Meet the Lead Artists

Written in Water


Ranee Ramaswamy and Aparna Ramaswamy - directors and choreographers

For the last three decades, Ranee Ramaswamy and Aparna Ramaswamy have worked in a collaborative partnership, collectively defining their Diasporic identity.

In Written in Water, they explore the concept of spiritual ascension through the 2nd century Indian board game Paramapadam (a precursor to Snakes & Ladders), the 12th century Sufi text The Conference of the Birds, and the Hindu mythological story Ksheerabthi Madanam, the churning of the seven seas.

In developing Written in Water, the dancers played the game hundreds of times, using the floor as the board. The projected images are from original paintings by Chennai-based visual artist Keshav, specially commissioned by Ragamala for this work. Written in Water was developed through an ongoing collaboration in which choreography, music, and visual art were constructed simultaneously in a constant artistic dialogue that spanned two years.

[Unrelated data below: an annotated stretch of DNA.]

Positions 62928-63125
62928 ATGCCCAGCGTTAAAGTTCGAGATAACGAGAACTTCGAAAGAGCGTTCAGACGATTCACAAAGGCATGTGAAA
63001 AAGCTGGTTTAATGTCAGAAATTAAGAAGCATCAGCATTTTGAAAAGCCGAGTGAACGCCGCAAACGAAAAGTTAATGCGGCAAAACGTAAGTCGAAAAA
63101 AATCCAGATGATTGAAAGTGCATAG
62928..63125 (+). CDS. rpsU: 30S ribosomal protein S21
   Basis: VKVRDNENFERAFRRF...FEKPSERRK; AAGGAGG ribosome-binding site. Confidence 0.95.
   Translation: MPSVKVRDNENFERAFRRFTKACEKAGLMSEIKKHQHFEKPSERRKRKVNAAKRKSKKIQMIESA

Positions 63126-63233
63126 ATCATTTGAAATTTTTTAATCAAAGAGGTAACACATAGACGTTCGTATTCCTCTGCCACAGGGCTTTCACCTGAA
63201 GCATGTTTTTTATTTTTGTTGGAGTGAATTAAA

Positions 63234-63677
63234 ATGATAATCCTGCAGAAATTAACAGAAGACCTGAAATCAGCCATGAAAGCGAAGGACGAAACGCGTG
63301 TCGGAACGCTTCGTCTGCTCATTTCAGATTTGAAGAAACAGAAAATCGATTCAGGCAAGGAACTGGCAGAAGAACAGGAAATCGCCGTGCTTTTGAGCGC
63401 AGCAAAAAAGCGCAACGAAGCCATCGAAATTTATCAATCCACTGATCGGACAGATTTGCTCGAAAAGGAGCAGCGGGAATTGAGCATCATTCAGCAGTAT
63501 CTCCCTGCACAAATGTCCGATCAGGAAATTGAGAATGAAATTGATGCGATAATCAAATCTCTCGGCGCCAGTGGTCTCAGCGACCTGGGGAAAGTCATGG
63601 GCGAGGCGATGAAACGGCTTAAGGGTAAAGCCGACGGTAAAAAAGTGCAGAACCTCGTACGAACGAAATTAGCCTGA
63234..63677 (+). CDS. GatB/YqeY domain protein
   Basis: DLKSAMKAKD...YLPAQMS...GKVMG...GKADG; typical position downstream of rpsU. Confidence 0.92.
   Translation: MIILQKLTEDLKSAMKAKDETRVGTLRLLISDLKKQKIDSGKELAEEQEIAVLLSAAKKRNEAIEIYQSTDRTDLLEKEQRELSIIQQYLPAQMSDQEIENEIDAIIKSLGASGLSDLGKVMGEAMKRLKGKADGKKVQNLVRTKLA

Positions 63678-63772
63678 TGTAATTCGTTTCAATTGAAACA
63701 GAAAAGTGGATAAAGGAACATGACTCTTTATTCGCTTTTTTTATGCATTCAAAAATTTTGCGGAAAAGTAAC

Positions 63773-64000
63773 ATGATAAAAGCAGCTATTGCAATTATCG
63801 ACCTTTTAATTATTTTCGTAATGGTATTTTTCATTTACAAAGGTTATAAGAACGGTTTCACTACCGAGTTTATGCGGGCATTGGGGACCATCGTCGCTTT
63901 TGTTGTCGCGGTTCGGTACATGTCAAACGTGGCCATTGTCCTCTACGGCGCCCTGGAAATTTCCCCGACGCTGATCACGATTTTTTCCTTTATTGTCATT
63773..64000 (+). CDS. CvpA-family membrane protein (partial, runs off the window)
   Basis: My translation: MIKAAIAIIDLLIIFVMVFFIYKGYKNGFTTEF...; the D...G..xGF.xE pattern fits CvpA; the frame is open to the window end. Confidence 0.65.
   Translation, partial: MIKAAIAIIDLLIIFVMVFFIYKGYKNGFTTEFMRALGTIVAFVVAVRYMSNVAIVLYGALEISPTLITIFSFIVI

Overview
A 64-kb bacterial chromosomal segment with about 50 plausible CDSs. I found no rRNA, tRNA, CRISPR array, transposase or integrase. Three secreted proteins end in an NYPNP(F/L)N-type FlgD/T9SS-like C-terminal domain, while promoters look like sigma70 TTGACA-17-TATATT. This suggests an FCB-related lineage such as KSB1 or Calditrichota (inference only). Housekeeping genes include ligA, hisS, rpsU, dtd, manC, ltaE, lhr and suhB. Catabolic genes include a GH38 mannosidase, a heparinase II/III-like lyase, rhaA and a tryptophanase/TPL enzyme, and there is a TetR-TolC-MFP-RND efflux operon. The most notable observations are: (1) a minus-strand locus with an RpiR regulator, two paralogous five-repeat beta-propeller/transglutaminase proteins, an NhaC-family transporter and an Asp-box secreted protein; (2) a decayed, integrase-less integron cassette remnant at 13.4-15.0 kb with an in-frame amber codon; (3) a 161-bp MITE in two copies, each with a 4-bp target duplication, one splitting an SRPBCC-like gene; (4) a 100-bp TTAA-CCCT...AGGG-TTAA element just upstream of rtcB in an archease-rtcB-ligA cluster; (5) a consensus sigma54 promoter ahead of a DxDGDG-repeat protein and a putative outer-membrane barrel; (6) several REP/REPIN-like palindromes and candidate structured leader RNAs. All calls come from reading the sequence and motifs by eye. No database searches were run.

Amir ElSaffar - composer and musician

"one of the most promising figures in jazz today" 
Chicago Tribune

Amir ElSaffar is a trumpeter, santur player, vocalist, and composer who has distinguished himself with a mastery of diverse musical traditions and a singular approach to combining 

Middle Eastern musical languages with jazz and other styles of contemporary music. With Written in Water, his compositions are interwoven with south Indian composer Prema Ramamurthy's Carnatic compositions to create a new soundscape. He leads a musical ensemble with a distinct alchemy of Iraqi, jazz, and Carnatic instruments. 

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V. Keshav - visual artist

"I view art as a whole - dance, music, sculpture, architecture and more all go to makeup my understanding of a complete artist," says acclaimed Chennai based artist V. Keshav. "You cannot appreciate one art and not another - for me that is impossible." 

Keshav's journey into painting started with an enquiry into myths and symbols in Indian art as represented in the epics. In Written in Water, his visuals are projected on the floor and behind the stage. Keshav's search for a mean between tradition and modernity brought him to ancient  Indian texts which he says are "ideas conveyed through symbols.  The epics have conceptualized abstract human thoughts,  personified them and created beautiful stories. Once you  understand the stories, they vanish because their universality  engulfs you."